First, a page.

Sign up ×
Server Fault is a question and answer site for system and network administrators. It's 100% free, no registration required.

I'm installing something from source using chef and the script resource. Should I be doing a check for the resultant executable etc. as part of it?

e.g. What I currently have is:

remote_file "/tmp/foo.tar.gz" do
  source "foo.tar.gz"
  mode "0644"

script "install_foo" do
  interpreter "bash"
  user "root"
  cwd "/tmp"
  code <<-EOH
  tar -zxf foo.tar.gz
  cd foo
  cp foo /usr/local/bin
share|improve this question

2 Answers 2

This script will exit with 1 if foo doesn't exist and therefore cannot be copied. If chef will properly handle scripts not exiting successful (exit code 0), you wouldn't strictly need another check, but if it doesn't, I would strongly recommend creating one.

I can't check chef's behaviour right now, but testing this is easy: Put an exit 1 as the last line of your script and see what happens.

Anyway, since checking for an existing file isn't difficult, why not simply do it, just to be on the safe side?

share|improve this answer

You should definitely use a not_if or only_if metaparameter to the script resource, otherwise Chef will execute the script every time it runs on the node. Depending on the software you're compiling, that can be as simple as existence of the file, or that it is a non-zero size, or as complex as verifying that the command copied in /usr/local/bin outputs some particular string.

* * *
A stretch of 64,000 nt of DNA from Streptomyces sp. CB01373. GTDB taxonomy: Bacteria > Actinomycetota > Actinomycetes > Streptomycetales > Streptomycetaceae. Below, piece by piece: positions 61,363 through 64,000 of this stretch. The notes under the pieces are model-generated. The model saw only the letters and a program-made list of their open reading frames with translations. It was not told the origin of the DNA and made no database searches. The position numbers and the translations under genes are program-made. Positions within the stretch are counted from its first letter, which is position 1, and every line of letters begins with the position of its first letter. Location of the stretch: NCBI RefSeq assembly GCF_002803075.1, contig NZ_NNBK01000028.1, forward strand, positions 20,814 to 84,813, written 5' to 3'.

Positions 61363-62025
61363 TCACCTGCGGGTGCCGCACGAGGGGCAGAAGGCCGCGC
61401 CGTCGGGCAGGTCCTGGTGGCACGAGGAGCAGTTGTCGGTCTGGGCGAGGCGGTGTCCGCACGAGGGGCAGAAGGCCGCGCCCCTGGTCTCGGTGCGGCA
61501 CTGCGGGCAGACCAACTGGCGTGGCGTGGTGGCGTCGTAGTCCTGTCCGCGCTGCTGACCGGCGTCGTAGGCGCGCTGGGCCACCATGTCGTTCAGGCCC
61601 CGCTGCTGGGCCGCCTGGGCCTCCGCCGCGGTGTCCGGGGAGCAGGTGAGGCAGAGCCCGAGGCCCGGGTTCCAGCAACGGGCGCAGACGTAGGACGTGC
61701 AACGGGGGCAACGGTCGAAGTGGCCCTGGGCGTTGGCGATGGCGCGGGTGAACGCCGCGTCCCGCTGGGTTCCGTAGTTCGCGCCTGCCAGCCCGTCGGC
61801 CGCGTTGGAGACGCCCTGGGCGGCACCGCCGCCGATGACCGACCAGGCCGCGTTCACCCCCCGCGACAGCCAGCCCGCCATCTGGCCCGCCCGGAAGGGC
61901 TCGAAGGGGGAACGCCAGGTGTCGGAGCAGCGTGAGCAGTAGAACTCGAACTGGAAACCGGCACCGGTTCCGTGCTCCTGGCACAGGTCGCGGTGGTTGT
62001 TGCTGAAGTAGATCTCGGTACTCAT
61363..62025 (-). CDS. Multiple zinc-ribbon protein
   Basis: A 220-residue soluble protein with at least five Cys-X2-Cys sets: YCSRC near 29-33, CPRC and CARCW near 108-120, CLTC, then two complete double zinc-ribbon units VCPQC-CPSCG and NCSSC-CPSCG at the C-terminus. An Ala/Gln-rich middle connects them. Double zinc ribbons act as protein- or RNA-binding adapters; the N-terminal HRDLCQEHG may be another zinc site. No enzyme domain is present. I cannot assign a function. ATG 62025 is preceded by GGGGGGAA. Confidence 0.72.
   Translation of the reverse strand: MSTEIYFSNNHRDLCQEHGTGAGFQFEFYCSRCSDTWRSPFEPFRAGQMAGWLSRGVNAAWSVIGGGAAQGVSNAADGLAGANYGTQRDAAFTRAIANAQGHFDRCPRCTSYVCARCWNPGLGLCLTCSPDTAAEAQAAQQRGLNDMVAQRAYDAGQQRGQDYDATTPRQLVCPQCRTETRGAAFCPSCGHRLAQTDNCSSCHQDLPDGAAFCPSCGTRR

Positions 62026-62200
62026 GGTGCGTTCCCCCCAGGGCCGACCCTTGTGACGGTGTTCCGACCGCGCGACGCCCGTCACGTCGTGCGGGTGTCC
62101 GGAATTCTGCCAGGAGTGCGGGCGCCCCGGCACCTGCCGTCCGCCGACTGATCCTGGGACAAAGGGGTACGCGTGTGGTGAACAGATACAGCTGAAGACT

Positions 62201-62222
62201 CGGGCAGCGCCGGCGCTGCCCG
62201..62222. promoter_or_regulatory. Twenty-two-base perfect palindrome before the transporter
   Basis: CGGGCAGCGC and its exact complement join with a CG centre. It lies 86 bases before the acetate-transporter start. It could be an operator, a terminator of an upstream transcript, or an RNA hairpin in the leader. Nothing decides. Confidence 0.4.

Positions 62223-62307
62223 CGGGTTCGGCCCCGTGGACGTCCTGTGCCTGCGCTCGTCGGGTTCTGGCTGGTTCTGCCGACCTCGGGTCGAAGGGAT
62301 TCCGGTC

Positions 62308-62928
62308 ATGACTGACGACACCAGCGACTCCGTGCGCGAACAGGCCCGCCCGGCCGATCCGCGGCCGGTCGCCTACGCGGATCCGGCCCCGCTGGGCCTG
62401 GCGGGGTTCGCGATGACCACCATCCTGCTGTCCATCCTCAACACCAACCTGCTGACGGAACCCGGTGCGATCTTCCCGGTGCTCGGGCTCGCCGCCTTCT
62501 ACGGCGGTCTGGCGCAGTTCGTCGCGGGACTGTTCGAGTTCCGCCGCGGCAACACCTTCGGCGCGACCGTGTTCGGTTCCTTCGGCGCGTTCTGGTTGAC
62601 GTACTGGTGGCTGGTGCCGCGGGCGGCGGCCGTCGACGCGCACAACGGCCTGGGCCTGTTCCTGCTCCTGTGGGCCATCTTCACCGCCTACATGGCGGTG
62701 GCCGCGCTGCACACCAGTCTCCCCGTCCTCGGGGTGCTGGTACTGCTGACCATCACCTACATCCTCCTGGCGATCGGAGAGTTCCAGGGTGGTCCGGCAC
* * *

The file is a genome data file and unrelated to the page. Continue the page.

For example, if you want to see if the file merely exists and assume the best:

script "install_foo" do
  # .. other stuff you wrote!
  not_if "test -x /usr/local/bin/foo"

You should probably make sure that the file is executable, since you're putting it in /usr/local/bin.

file "/usr/local/bin/foo" do
  mode 0755

If you want to check that the command has some particular output, you could do something like:

script "install_foo" do
  # .. other stuff you wrote!
  not_if "test -x /usr/local/bin/foo && /usr/local/bin/foo | grep -x 'foo is awesome'"

(assuming that running foo would have that output, of course.)

The not_if (and only_if) metaparameters can take a string or a Ruby block. If it is a string, then that will be shell commands executed on the system. If it is a Ruby block (do .. end or { }), then it will be executed as Ruby.

Meta-parameters are documented on the Chef wiki under the "resources" page.

share|improve this answer

Your Answer


By posting your answer, you agree to the privacy policy and terms of service.

Not the answer you're looking for? Browse other questions tagged or ask your own question.